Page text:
Lauren Moseley is the author of Big Windows (Carnegie Mellon University Press, 2018). Her poems have appeared in the poem-a-day series from the Academy of American Poets, as well as in such magazines as Copper Nickel, The Journal, Southern Indiana Review, and Pleiades. Lauren has received fellowships from Yaddo, the Virginia Center for the Creative Arts, and the Money for Women Barbara Deming Memorial Fund. She lives in Durham, North Carolina, and her website is laurenjmoseley.com.
John Murillo is the author of the poetry collections Up Jump the Boogie (Cyper Books, 2010) and Kontemporary Amerikan Poetry (forthcoming from Four Way Books, 2020). He teaches at Wesleyan University and in the low residency MFA program at Sierra Nevada College.
Kate Neuman is a writer and actor from New York. She received an MFA in memoir in 2015 from Hunter College, where she now teaches creative writing; she also teaches acting at The Barrow Group Theater Company. Her writing has appeared in the New York Times and Six Hens. “Yes, And.” is adapted from her memoir-in-progress, This Is How I Know You.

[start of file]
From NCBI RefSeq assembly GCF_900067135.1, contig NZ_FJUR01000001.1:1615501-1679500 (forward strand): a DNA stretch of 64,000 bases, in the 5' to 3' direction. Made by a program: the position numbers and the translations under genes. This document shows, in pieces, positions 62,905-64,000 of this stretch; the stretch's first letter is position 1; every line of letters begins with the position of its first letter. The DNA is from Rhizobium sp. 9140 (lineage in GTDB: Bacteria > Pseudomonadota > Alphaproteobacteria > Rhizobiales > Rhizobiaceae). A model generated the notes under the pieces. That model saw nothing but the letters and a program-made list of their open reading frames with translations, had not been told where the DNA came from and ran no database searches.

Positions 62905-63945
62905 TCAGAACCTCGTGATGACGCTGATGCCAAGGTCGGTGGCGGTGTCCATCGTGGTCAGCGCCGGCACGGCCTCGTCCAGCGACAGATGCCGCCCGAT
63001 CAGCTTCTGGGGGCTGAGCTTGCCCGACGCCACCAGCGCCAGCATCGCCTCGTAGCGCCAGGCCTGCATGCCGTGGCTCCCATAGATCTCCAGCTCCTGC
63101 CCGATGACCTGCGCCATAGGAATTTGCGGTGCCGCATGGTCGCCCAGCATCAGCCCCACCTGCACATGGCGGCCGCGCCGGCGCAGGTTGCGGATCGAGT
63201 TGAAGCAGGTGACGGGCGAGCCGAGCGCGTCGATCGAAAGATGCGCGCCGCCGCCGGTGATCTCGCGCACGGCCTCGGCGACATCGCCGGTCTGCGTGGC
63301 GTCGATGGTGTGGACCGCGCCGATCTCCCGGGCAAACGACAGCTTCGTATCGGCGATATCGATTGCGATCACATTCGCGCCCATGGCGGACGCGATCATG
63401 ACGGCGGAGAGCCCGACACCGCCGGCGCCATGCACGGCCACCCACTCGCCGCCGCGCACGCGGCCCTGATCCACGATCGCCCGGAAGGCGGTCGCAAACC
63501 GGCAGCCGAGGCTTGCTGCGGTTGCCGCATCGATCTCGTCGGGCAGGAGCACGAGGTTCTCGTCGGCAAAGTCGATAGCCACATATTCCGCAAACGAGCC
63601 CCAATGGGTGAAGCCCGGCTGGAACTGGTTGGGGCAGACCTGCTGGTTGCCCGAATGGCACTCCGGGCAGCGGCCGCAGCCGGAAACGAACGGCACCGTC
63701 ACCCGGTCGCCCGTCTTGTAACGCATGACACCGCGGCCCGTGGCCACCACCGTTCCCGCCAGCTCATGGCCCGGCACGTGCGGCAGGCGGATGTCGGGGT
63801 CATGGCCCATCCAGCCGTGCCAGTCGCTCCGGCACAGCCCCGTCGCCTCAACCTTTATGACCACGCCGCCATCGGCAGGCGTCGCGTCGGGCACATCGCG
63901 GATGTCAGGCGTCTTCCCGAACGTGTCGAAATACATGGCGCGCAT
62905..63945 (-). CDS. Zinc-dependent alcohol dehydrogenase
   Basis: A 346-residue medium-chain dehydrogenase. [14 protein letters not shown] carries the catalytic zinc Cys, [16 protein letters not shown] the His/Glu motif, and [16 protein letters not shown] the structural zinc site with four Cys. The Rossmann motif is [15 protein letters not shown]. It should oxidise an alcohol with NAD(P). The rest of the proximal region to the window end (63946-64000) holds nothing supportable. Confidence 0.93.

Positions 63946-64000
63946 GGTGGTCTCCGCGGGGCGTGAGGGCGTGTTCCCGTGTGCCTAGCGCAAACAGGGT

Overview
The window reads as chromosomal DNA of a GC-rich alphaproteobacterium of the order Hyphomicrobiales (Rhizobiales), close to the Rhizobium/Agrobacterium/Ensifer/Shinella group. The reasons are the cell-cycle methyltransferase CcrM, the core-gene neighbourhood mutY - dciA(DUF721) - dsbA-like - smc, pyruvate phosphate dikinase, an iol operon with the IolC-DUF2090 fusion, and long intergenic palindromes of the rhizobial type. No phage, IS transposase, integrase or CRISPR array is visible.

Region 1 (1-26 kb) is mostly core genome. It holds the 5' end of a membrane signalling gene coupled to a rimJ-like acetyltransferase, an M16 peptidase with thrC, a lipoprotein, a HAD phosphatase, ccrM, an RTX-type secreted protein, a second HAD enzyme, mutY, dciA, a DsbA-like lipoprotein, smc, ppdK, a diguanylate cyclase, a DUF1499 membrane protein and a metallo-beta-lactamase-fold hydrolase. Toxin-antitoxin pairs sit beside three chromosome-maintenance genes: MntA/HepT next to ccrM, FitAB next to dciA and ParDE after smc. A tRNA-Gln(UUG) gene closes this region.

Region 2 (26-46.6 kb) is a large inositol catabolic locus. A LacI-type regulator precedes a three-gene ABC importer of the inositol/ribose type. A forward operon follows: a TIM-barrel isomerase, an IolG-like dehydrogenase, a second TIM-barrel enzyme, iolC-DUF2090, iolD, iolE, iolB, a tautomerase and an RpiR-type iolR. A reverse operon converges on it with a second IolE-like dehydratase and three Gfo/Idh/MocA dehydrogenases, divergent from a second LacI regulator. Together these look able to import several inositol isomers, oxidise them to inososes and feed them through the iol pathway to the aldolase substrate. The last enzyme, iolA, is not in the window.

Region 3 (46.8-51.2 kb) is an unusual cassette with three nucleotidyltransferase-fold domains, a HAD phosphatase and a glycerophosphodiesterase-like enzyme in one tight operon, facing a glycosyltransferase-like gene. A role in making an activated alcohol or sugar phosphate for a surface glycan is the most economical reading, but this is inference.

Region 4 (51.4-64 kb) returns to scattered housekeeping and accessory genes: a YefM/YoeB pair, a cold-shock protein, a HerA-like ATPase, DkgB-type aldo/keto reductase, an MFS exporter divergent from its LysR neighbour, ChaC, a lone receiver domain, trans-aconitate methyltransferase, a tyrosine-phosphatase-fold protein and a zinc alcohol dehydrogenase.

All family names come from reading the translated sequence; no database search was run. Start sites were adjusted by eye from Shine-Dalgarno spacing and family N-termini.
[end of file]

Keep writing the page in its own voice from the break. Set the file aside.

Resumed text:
Belal Rafiq grew up in the Washington, DC metro area. He was a fiction fellow at Columbia University, where he received his MFA and was an Emerging Writer’s Fellow at the Center for Fiction. He currently lives in Brooklyn and is at work on a novel and collection of stories.
Originally from southern Delaware, Frances Revel was awarded the 2017 Most Promising Young Poet Award from the Academy of American Poets and is pursuing an MFA at Cornell University.
Cintia Santana’s work has appeared in or is forthcoming from Beloit Poetry Journal, Gulf Coast, Harvard Review, Kenyon Review, Michigan Quarterly Review, The Missouri Review, Narrative, Pleiades, Poetry Northwest, The Threepenny Review, West Branch, and other journals. The recipient of fellowships from CantoMundo, The Atlantic Center for the Arts, and the Djerassi Resident Artists Program, she currently teaches literary translation as well as poetry and fiction workshops in Spanish at Stanford.